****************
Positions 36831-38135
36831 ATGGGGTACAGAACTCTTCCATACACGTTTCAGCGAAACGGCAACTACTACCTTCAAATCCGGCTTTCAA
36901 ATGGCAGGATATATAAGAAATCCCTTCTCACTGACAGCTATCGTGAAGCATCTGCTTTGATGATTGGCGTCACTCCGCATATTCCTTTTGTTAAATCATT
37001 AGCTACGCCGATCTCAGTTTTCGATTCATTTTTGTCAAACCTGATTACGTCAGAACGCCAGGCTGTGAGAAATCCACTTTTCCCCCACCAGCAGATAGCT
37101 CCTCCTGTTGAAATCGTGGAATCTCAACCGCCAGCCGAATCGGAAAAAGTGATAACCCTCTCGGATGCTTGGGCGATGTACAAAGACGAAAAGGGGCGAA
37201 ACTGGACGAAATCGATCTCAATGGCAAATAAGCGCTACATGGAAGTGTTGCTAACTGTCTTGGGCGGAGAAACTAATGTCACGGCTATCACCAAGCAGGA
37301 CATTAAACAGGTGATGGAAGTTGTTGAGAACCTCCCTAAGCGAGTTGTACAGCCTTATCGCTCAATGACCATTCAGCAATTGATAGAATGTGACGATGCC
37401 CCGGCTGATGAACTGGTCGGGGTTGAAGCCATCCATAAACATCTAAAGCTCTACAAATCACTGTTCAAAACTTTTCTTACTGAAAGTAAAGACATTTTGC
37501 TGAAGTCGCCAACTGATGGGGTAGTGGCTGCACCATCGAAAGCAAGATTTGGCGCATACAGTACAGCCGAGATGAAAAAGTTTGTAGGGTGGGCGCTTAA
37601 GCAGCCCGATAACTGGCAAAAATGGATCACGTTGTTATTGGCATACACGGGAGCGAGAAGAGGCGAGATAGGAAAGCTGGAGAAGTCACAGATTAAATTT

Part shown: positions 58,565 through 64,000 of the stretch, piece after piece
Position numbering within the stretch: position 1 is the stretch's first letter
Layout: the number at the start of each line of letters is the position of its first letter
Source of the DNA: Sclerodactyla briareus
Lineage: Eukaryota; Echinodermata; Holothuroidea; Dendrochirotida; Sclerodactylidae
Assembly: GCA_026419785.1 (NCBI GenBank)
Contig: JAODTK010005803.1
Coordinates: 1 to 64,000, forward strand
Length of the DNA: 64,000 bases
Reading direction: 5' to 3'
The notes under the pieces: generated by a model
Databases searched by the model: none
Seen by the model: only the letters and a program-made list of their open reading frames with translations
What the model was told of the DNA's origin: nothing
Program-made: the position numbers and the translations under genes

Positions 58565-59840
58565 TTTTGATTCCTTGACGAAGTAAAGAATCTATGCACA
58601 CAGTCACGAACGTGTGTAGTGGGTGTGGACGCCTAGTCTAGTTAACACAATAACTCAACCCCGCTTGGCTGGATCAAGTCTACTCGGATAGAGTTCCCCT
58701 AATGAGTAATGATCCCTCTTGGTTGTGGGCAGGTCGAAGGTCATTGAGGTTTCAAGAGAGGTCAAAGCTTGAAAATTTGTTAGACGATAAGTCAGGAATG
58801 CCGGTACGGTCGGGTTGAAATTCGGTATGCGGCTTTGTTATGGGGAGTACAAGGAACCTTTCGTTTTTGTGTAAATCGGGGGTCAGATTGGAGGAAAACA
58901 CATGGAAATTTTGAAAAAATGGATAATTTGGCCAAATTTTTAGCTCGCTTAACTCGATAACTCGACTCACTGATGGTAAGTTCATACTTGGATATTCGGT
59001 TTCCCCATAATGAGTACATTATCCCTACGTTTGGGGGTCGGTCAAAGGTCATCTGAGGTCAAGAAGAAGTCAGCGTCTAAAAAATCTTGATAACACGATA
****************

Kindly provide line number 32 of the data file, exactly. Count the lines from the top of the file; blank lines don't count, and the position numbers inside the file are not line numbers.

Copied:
59001 TTCCCCATAATGAGTACATTATCCCTACGTTTGGGGGTCGGTCAAAGGTCATCTGAGGTCAAGAAGAAGTCAGCGTCTAAAAAATCTTGATAACACGATA